Psychiatric symptoms are the strongest predictors of quality of life in patients with drug-resistant epilepsy or psychogenic nonepileptic seizures

Benjamin Johnstone, Charles B. Malpas, Dennis Velakoulis, Patrick Kwan, Terence J. O'Brien

Research output: Contribution to journalArticleResearchpeer-review

15 Citations (Scopus)


Objective: This cross-sectional study aimed to determine the effect of psychiatric comorbidity and neurocognitive deficits on the quality of life in a cohort of patients admitted for Video-EEG Monitoring (VEM) for investigation into a presumed seizure disorder. Methods: Patients were recruited from an inpatient VEM unit between January 2009 and December 2016. All patients had formal neuropsychiatric assessment. All patients completed questionnaires assessing psychiatric symptomatology (SCL-90-R), Anxiety and Depression (HADS), quality of life (QOLIE-89), and cognition (NUCOG). Results: A total of 451 patients were enrolled. Upon discharge, 204 patients were diagnosed to have epilepsy, 118 psychogenic nonepileptic seizures (PNES), and 29 both epilepsy and PNES, while the diagnosis was uncertain diagnosis in 100. Diagnosis (p =.002), HADS Depression score (p <.001), SCL-90-R positive symptoms total (p <.001), and NUCOG total score (p <.001) were found to be significant predictors of QOLIE-89 total scores, together explaining 65.4% of variance in quality of life. Seizure frequency was not a significant predictor of quality of life (p =.082). Patients with PNES had significantly worse quality of life, and scored higher on measures of psychiatric symptomatology, compared to patients with epilepsy alone. The prevalence of psychiatric comorbidity was significantly higher in patients with PNES (70.3%) or both PNES and epilepsy (62.1%) compared to patients with epilepsy alone (41.2%) (p <.001). Significance: Psychiatric symptomatology, depression, and cognition were stronger determinants of quality of life than seizure frequency in this study population of patients with drug-resistant epilepsy and PNES. Patients with PNES with or without comorbid epilepsy had similar neuropsychiatric profiles.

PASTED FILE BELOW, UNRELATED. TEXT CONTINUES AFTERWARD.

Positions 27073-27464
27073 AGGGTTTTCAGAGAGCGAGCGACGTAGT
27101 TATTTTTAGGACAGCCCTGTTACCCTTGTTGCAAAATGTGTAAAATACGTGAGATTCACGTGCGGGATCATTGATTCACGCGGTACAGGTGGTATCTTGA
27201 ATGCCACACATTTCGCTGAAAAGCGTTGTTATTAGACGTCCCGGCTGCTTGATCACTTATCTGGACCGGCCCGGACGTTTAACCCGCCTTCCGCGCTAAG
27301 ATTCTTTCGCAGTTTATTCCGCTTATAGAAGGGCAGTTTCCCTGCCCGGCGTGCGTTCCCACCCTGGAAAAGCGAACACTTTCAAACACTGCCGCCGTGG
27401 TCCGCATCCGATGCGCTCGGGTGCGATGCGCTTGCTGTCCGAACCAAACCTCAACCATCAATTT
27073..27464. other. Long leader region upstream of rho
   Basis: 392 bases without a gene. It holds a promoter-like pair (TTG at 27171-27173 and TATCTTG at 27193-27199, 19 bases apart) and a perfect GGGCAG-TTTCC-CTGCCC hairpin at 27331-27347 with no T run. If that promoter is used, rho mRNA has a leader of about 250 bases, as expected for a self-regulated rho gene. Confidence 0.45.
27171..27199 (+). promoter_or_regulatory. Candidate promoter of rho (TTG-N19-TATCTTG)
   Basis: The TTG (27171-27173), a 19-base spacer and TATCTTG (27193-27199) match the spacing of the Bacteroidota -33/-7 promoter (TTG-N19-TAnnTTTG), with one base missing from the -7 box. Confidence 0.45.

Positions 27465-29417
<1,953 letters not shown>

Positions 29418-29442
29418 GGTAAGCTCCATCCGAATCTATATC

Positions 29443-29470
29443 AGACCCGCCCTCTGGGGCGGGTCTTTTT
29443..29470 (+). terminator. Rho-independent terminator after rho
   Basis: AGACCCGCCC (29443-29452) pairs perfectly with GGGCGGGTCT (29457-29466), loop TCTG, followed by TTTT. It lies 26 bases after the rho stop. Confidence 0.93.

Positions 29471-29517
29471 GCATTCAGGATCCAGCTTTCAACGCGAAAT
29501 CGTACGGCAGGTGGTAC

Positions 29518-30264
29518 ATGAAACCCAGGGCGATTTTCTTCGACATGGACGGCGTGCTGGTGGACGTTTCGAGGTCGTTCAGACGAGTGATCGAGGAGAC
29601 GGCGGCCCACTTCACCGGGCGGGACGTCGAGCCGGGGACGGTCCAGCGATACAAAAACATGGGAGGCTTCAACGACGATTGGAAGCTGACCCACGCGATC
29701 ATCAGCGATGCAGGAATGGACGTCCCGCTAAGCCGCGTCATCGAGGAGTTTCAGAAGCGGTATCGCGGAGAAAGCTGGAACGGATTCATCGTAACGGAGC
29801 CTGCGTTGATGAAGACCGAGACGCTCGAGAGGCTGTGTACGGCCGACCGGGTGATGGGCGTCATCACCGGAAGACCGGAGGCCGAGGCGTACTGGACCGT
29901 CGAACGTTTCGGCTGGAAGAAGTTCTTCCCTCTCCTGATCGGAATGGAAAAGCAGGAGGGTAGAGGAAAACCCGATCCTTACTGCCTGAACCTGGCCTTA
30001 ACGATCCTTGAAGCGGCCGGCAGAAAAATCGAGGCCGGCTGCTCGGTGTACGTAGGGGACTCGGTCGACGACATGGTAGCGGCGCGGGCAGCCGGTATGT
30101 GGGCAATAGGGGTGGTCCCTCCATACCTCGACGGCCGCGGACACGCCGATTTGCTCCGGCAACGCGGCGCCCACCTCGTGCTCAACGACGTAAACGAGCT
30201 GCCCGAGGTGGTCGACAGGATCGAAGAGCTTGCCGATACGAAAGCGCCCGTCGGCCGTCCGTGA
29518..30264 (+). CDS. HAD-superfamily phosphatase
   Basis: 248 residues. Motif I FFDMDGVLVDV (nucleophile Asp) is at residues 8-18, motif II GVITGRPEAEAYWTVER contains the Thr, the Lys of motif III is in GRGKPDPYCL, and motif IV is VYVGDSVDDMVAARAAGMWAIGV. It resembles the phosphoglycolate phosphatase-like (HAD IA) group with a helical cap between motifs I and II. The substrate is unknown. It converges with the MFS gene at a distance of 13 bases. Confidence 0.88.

Original languageEnglish
Article number107861
Number of pages8
JournalEpilepsy & Behavior
Publication statusPublished - 1 Apr 2021


  • Cognition
  • Epilepsy
  • Psychiatric comorbidity
  • Psychogenic nonepileptic seizures
  • Quality of life

Cite this